Virtualization and cloud computing are changing the way we design data centers. The more powerful CPUs Intel and AMD produce, the more virtual machines per core administrators can host on a single hypervisor. But the higher consolidation ratio we achieve the more issues we have with memory, storage and networking components, that are quickly becoming the new virtual infrastructure bottlenecks.
Virtualization vendors try to overcome memory limitations with several overcommitment techniques, like the new Memory Compression from VMware and the upcoming Dynamic Memory from Microsoft, while storage vendors try to develop more virtualization-friendly SANs controllers able to facilitate acrobatics like long-distance virtual machines live migrations, like the EMC VPLEX.
Excluding Cisco and HP, established networking vendors don’t seem equally busy in addressing the new challenges that exist in virtual and cloud computing infrastructures.
The group of experts that participated the round table is particularly interesting as it includes CTOs and Vice Presidents from Citrix, Juniper, HP, Yahoo! and even the semi-stealth startup Nicira, where the founder and former CEO of VMware Diane Greene invested.
There are a lot of interesting comments that help to understand where these companies are going or at least how they view the challenge.
From Citrix (with our emphasis):
…given the progress of Moore’s law and the large number of VMs (virtual machines) we can run per server, the implicit change to networking is that the last-hop switch is necessarily a feature of the hypervisor or hardware of the server and not a traditional hardware switch in the physical network.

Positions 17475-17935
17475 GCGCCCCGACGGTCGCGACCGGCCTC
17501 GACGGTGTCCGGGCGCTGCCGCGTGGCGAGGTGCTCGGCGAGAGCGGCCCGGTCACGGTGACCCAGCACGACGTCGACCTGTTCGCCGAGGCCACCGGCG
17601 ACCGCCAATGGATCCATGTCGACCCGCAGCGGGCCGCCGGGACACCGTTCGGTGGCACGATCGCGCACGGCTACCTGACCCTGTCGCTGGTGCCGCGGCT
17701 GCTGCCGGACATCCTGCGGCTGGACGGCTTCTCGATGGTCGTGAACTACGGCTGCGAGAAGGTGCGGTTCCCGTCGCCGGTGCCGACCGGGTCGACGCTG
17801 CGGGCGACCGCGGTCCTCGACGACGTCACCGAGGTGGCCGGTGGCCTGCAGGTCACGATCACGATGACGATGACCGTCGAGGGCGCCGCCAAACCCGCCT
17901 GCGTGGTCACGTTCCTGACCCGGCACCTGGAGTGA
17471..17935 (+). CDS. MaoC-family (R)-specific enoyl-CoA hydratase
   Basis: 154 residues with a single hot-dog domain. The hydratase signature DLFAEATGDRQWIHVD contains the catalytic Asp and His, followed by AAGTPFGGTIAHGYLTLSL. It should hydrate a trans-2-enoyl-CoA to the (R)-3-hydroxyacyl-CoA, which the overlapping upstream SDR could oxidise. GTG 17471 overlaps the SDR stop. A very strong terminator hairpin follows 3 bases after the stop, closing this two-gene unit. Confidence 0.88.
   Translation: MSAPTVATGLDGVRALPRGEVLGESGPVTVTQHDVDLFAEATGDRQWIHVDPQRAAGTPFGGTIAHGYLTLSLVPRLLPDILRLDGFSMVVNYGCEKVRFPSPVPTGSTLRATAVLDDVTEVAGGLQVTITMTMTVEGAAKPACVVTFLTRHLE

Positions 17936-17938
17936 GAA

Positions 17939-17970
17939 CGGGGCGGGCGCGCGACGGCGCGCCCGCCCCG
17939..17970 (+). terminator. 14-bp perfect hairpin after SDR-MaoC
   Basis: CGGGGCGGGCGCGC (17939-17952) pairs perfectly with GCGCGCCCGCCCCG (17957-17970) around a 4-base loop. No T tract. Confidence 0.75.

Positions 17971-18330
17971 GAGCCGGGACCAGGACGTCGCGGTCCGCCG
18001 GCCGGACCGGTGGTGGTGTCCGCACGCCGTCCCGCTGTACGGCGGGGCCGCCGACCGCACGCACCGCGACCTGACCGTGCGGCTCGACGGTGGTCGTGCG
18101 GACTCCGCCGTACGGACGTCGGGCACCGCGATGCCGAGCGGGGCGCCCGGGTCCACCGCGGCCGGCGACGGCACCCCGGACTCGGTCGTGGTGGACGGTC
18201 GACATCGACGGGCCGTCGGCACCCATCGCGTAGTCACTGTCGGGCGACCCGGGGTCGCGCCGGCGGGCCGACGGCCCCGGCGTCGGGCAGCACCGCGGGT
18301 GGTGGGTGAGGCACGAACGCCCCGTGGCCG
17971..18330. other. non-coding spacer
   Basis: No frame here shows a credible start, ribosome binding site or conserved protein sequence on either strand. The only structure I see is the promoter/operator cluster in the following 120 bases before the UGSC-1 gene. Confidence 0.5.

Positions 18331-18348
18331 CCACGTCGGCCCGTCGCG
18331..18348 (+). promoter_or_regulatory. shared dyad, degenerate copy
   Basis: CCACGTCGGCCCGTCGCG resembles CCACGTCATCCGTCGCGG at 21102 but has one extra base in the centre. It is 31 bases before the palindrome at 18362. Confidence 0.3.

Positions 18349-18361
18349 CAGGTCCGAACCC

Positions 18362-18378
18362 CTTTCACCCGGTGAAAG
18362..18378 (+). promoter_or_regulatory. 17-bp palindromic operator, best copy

IaaS challenges the traditional vendor/customer roles for networking equipment. It may be that the cloud vendor purchased equipment from a specific vendor, but there is no way for that vendor to surface its unique value proposition to the IaaS customer. Does this necessarily force commoditization in network equipment? I think it does. Google, for example, reportedly already builds its own networking gear from industry-standard parts.
The key point is that you don’t have the luxury of being asked when a VM moves; you are told. The argument that [HP] makes is that we would never move a thing to a LAN segment that is not protected. People usually don’t understand the infrastructure at that level of detail. When the IT guy sees a load not being adequately serviced and sees spare capacity, the service gets moved so the load is adequately resourced. End of story: it will move to the edge. You are not asked if the move is OK, you are told about it after it happens. The challenge is to incorporate the constraints that Lin mentions in the automation logic that relates to how/when/where workloads may execute. This in turn requires substantial management change in IT processes.
Originally, the leverage point was in the network because it was central. Because of this, networks have always been an obvious place to put things such as configuration state. Now the leverage point is at the edge because the semantics there are very rich. I know where a VM is, I know who’s on it, and I know when it joins and when it leaves. As a result, I don’t require traditional service discovery and often don’t need multicast. Because the leverage point is at the edge, the dynamic changes completely; and because the semantics are now more interesting at the edge, you have a clash of paradigms.
From Yahoo! (with our emphasis):
In the next two to three years our goal is to make the building of an application, its packaging, and deployment completely transparent. I want to specify SLA (service-level agreement), latency, and x-megabit-per-second throughput and receive a virtual network that satisfies the requirement.
We are moving to Xen and building a new data-center architecture with flat networks. We tried to use VLANs, but we have taken a different approach and are going to a flat layer 2 network. On top of this we are building an open vSwitch model placing everything in the fabric on the server.
…At Juniper, we want to build what is in effect a stateless, high-capacity, 100,000-port switch but without backhauling everything to the “god box” in the middle.
Surprisingly, a networking vendor that has much potential in the virtualization marketing, Vyatta, was not part of the discussion.
Despite that (and the lack of Cisco too), the roundtable is extremely interesting and definitively worth a read.